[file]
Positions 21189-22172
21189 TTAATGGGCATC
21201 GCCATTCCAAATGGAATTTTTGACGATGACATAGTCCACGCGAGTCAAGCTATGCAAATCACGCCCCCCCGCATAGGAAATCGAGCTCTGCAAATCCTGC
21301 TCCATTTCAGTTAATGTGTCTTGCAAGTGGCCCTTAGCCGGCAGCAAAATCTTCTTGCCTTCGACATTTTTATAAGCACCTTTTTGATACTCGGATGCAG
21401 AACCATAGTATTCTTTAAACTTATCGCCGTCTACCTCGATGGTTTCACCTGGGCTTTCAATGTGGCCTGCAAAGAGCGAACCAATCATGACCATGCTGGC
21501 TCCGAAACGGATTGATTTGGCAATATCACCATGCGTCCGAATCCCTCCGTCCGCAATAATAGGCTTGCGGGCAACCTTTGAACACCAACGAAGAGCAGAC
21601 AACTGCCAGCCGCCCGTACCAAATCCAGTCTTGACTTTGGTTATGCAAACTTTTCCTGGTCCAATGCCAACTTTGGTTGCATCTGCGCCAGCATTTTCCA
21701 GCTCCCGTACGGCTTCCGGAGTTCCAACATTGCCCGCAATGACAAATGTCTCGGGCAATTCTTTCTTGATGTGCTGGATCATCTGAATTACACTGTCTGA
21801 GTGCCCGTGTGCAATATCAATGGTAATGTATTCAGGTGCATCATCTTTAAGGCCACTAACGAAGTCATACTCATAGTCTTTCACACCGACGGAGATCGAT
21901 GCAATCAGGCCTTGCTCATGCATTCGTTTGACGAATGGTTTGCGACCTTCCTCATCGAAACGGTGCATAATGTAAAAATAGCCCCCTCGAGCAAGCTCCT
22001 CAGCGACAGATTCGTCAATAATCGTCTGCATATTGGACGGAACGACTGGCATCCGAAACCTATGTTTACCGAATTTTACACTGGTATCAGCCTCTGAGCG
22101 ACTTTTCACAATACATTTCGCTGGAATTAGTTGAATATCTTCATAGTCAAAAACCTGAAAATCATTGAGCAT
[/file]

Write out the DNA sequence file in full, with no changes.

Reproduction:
Positions 21189-22172
21189 TTAATGGGCATC
21201 GCCATTCCAAATGGAATTTTTGACGATGACATAGTCCACGCGAGTCAAGCTATGCAAATCACGCCCCCCCGCATAGGAAATCGAGCTCTGCAAATCCTGC
21301 TCCATTTCAGTTAATGTGTCTTGCAAGTGGCCCTTAGCCGGCAGCAAAATCTTCTTGCCTTCGACATTTTTATAAGCACCTTTTTGATACTCGGATGCAG
21401 AACCATAGTATTCTTTAAACTTATCGCCGTCTACCTCGATGGTTTCACCTGGGCTTTCAATGTGGCCTGCAAAGAGCGAACCAATCATGACCATGCTGGC
21501 TCCGAAACGGATTGATTTGGCAATATCACCATGCGTCCGAATCCCTCCGTCCGCAATAATAGGCTTGCGGGCAACCTTTGAACACCAACGAAGAGCAGAC
21601 AACTGCCAGCCGCCCGTACCAAATCCAGTCTTGACTTTGGTTATGCAAACTTTTCCTGGTCCAATGCCAACTTTGGTTGCATCTGCGCCAGCATTTTCCA
21701 GCTCCCGTACGGCTTCCGGAGTTCCAACATTGCCCGCAATGACAAATGTCTCGGGCAATTCTTTCTTGATGTGCTGGATCATCTGAATTACACTGTCTGA
21801 GTGCCCGTGTGCAATATCAATGGTAATGTATTCAGGTGCATCATCTTTAAGGCCACTAACGAAGTCATACTCATAGTCTTTCACACCGACGGAGATCGAT
21901 GCAATCAGGCCTTGCTCATGCATTCGTTTGACGAATGGTTTGCGACCTTCCTCATCGAAACGGTGCATAATGTAAAAATAGCCCCCTCGAGCAAGCTCCT
22001 CAGCGACAGATTCGTCAATAATCGTCTGCATATTGGACGGAACGACTGGCATCCGAAACCTATGTTTACCGAATTTTACACTGGTATCAGCCTCTGAGCG
22101 ACTTTTCACAATACATTTCGCTGGAATTAGTTGAATATCTTCATAGTCAAAAACCTGAAAATCATTGAGCAT